NETS And now thus says the Lord, who formed me from the womb to be his own slave, to gather Iakob and Israel to him; I will be gathered and glorified before the Lord, and my God shall become my strength. (NETS)


All major translations agree on verse 3. Within the context of the passage, God addresses a grammatically singular person, who in turn replies to God in a first person singular voice. (This means that two persons are having a conversation.) In verse 3, God says to this other person, “You are my servant, O Israel, in whom I will be glorified” (SAAS) (1).” Then, in the Septuagint, in verse 5 the Servant speaks. He is about to report something else God has said to him. This quotation occurs in verse 6. But in verse 5, the Servant say, “And now thus says the Lord, who formed me from the womb (verse 1) to be his own slave (verse 3), to gather Iakob and Israel to him; I will be gathered and glorified before the Lord, and my God shall become my strength.” (1)

The Septuagint text displays a strong tendency to favor Christ. New Testament authors used the Septuagint. Greek was the common language of Israel and the Mediterranean region in those years (2). Isaiah 49:5 LXX accords with the New Testament teaching concerning the body of Christ. The church, consisting of Jewish and Gentile believers, lives in Christ. The gathered people form one body, and Christ is the head. Without Christ, there would be no gathering. Christ is glorified by this arrangement. God is glorified. And it is also in Christ that the church is glorified.


In Isaiah 49:3, God names the Servant as the one who is Israel. “You are my servant, O Israel, in whom I will be glorified.”  Verse 5 explains how this glory will occur. Israel, the Servant, who is Christ, will gather Jacob and the people Israel to himself. They will become part of him, “I will be gathered.” This gathering into God’s greater Servant will bring the servant glory. In verse 3, God is glorified in the Servant. In verse 5, the Servant is glorified before the Lord. Now see how well this fits in with New Testament teaching.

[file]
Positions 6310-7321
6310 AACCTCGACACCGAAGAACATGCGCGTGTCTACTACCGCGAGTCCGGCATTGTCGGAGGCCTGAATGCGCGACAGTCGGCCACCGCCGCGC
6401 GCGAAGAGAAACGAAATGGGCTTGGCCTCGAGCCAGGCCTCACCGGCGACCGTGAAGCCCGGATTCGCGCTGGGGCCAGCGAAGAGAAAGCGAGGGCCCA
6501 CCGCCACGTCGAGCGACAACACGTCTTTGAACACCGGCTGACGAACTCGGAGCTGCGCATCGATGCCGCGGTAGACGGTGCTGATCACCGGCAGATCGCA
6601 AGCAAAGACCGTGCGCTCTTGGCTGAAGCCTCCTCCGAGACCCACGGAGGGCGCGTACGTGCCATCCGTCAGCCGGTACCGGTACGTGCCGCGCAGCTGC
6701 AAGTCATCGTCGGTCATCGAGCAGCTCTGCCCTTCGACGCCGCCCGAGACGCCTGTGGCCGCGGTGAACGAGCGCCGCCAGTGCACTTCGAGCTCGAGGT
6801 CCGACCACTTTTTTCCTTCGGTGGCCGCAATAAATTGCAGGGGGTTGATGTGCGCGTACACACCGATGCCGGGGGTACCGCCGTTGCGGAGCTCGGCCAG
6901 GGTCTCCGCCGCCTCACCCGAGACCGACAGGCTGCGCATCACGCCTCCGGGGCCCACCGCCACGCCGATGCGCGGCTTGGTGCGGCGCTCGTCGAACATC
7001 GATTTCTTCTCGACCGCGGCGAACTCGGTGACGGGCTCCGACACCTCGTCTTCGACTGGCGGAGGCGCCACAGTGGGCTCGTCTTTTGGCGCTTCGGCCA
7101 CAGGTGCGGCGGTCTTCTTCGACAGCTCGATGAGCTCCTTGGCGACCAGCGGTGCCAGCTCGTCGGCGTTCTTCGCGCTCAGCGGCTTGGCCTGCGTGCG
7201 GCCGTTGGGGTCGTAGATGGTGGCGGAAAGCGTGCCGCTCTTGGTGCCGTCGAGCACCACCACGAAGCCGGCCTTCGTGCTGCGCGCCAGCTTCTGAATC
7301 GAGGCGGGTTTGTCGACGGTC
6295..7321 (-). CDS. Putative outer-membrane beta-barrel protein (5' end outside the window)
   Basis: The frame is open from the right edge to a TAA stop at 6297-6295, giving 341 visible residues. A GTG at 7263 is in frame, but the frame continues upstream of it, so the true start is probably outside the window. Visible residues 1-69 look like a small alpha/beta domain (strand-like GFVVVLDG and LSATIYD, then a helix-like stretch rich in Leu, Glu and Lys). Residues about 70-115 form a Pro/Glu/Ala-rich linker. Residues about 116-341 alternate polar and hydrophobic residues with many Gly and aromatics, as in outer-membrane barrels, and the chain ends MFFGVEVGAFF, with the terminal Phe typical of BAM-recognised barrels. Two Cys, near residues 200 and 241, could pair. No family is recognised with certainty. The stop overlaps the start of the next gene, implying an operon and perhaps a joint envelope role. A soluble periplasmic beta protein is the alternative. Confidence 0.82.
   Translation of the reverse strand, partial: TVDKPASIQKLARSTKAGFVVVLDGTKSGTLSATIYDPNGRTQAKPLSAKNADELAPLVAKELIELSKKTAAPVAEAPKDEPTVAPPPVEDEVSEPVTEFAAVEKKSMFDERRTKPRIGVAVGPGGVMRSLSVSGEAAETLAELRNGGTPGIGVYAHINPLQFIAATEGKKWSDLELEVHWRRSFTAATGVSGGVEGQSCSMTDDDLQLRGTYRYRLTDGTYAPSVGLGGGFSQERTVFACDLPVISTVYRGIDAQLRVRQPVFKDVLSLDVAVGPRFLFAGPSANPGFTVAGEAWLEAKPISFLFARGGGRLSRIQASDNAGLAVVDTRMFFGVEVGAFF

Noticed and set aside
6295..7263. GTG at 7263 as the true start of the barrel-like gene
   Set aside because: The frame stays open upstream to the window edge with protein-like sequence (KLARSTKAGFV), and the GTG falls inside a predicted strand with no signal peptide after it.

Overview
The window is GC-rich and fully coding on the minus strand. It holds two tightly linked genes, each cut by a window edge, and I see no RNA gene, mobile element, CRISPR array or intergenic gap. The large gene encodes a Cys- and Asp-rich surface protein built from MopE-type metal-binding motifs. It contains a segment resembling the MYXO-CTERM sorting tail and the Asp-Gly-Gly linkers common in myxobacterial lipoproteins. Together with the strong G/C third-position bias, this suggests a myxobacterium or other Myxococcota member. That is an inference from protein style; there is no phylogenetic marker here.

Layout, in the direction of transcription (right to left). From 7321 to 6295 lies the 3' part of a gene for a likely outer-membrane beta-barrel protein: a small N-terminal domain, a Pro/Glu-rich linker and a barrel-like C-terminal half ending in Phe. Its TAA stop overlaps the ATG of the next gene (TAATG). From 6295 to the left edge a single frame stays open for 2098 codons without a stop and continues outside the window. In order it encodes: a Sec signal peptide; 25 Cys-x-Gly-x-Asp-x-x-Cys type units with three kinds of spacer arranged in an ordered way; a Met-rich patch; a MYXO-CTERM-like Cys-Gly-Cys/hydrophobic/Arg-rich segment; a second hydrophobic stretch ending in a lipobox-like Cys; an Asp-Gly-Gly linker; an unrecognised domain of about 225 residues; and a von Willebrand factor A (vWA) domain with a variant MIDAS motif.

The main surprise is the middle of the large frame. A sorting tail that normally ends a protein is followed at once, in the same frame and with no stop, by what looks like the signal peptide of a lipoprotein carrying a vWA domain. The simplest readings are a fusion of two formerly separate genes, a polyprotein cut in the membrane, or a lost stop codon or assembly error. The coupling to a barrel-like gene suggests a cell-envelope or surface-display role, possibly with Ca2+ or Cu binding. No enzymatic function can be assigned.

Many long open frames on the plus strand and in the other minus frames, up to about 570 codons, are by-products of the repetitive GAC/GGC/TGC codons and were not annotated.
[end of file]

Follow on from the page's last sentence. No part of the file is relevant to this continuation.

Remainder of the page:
Gathered in Christ–Ephesians 1:3 Blessed be the God and Father of our Lord Jesus Christ, who has blessed us in Christ with every spiritual blessing in the heavenly places, 4 even as he chose us in him before the foundation of the world, that we should be holy and blameless before him. (ESV)

Ephesians 5:23 For the husband is the head of the wife even as Christ is the head of the church, his body, and is himself its Savior. (ESV)

Colossians 1:18 And he is the head of the body, the church. (ESV)

Colossians 2:19… the Head, from whom the whole body, nourished and knit together through its joints and ligaments, grows with a growth that is from God. (ESV)

The Servant Glorified–John 17:21 that they may all be one, just as you, Father, are in me, and I in you, that they also may be in us, so that the world may believe that you have sent me. 22 The glory that you have given me I have given to them, that they may be one even as we are one, 23 I in them and you in me, that they may become perfectly one, so that the world may know that you sent me and loved them even as you loved me. 24 Father, I desire that they also, whom you have given me, may be with me where I am, to see my glory that you have given me because you loved me before the foundation of the world. (ESV)

Verse 6

Verse 6 of the Servant’s Song is where God includes Gentiles in his blessing of his people Israel. Let it never, ever be said that God’s people Israel receive “the curses” and the church the blessings. Israel receives God’s blessing. What could be a greater blessing than to be identified as belonging to and part of the Son of God? What could be a greater blessing than to be included in the unique Servant Israel, God’s Son? The fact that God also includes Gentiles to manifest his own greatness does not in any way diminish the blessing to his people Israel.

And he said to me, It is a great thing for you to be called my servant, to establish the tribes of Jacob, and to recover the dispersion of Israel: behold, I have given you for the covenant of a race, for a light of the Gentiles, that you should be for salvation to the end of the earth. (LXE)

God loves his Son. Gathering Jacob and Israel to him is indeed a great thing. And still, God wants to manifest his own greatness and the glory of his faithful Servant even more. So he includes Gentiles among his covenant people, that the Servant “should be for salvation to the end of the earth.

Paul states it best in Romans, when he responds to his own extensive comments on the subject of the inclusion of Gentiles into Israel’s olive tree.

Romans 11: 33Oh, the depth of the riches and wisdom and knowledge of God! How unsearchable are his judgments and how inscrutable his ways!… 36 For from him and through him and to him are all things. To him be glory forever. Amen. (ESV)

1 Two of three independent translations of the Septuagint indicate that the Servant, speaking in first person, is the one who shall be gathered. These are Brenton’s and Silva’s translations.

2  Confer “Why the Septuagint? Part 1 and Part 2” by Christina M Wilson. Also, see Natalio Fernandez Marcos, The Septuagint in Context: Introduction to the Greek Version of the Bible, translated by Wilfred G. E. Watson (Brill: Leiden, the Netherlands, 2000), 338-339 and Timothy Michael Law, When God Spoke Greek: The Septuagint and the Making of the Christian Bible (Oxford University Press: New York, 2013), 118-119.

Leave a Reply

Your email address will not be published. Required fields are marked *